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Oct 6, 2020

NASA Develops a Computer Chip That Won’t Fry on Venus

Posted by in categories: robotics/AI, space

At 870 degrees Fahrenheit and 90 times Earth’s atmospheric pressure, we’re going to need something a little more robust than your Macbook to run future rovers.


Humanity has sent four rovers to Mars, and worldwide there are four more missions in the works to continue populating the red planet with robotic explorers. Why haven’t we sent a rover to Venus, our other next door planetary neighbor? Because the caustic surface of Venus will incinerate electronics with its 872º F temperatures and seize mechanical components with its immense atmospheric pressures. At 90 times the surface pressure of Earth, the surface of Venus is the equivalent of being almost 3,000 feet underwater.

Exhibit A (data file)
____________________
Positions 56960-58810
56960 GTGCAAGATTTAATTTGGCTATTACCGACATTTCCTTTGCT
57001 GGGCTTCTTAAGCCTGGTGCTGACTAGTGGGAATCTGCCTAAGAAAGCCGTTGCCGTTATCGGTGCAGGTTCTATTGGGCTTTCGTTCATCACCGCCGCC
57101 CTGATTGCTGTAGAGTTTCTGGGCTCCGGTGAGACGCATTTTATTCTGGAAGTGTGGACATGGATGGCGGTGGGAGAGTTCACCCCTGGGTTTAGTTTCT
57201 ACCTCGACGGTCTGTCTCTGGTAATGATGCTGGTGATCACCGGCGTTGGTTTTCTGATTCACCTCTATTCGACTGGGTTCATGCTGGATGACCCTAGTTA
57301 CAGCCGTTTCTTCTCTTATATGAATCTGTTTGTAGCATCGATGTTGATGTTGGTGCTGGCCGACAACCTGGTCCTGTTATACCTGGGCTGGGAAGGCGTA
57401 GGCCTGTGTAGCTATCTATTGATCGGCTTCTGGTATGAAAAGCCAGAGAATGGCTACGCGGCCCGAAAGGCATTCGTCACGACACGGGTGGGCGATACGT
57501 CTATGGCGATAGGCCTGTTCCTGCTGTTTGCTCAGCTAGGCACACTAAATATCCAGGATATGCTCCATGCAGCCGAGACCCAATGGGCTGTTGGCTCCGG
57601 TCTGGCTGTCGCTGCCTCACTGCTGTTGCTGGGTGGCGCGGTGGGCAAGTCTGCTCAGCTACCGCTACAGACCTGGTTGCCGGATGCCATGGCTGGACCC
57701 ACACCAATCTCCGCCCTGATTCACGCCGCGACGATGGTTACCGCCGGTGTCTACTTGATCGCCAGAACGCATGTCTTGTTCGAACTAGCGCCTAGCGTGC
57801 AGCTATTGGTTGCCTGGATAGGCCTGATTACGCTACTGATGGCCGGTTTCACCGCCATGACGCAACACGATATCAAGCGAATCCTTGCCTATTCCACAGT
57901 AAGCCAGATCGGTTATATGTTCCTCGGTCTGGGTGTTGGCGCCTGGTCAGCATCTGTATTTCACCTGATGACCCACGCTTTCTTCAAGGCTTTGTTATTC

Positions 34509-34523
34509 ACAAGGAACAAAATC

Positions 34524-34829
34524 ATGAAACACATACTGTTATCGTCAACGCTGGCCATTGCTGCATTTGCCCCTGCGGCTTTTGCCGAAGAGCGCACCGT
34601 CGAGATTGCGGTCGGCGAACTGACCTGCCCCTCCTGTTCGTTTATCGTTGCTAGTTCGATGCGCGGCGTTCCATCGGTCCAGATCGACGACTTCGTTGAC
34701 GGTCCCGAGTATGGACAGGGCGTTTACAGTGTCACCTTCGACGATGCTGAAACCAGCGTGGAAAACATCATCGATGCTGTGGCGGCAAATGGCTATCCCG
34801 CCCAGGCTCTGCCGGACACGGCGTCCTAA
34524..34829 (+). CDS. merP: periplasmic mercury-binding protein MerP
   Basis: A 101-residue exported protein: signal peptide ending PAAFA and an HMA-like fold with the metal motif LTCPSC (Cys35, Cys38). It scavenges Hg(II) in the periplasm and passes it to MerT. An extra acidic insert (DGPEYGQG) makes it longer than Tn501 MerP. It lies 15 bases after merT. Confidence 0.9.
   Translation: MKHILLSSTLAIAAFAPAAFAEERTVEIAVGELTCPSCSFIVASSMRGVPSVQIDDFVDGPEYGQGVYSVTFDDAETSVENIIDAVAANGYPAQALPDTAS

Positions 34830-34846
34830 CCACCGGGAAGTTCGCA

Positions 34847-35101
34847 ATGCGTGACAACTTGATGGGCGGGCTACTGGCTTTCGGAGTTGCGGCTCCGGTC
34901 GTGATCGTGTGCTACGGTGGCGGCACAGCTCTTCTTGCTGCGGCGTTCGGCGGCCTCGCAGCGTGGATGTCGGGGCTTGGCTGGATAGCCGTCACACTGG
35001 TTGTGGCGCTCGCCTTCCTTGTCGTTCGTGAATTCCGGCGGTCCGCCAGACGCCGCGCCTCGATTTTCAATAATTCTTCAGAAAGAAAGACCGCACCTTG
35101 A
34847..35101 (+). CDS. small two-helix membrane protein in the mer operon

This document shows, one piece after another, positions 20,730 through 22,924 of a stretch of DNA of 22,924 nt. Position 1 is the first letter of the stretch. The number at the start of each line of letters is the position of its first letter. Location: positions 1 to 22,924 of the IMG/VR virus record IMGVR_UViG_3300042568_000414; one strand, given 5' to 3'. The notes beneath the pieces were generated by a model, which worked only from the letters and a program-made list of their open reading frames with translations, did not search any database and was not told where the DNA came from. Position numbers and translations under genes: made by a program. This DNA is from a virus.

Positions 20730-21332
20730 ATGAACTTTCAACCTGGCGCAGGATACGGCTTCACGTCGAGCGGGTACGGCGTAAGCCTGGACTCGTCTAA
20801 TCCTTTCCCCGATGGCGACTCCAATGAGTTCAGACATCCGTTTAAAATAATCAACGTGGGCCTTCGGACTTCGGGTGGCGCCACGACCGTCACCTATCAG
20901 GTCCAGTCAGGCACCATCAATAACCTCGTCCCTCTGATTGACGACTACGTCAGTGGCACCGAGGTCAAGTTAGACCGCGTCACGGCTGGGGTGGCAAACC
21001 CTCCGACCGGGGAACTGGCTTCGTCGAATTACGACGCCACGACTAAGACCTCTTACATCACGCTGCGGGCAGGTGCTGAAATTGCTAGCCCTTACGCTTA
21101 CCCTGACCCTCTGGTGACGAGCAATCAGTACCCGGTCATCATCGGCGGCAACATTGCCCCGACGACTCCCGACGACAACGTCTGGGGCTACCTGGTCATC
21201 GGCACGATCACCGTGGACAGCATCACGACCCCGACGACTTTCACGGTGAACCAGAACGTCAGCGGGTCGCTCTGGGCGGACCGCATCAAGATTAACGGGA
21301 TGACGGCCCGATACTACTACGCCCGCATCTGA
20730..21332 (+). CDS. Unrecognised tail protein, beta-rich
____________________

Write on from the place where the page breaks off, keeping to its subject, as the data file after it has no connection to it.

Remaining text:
The Great Galactic Ghoul might devour half the spacecraft we send to Mars, but Venus torched any ghouls living there long ago.

Fortunately, NASA recently took a big step toward achieving the dream of a Venusian rover. As reported by Ars Technica, researchers at the NASA Glenn Research Center built a computer chip that survived Venus-like conditions for an impressive 521 hours, almost 22 days. Even then, the experiment had to end not because the chip was breaking down, but because the Glenn Extreme Environments Rig (GEER) —the chamber that maintains simulated Venus temperatures and pressures—needed to be shut down after running for over three weeks straight.

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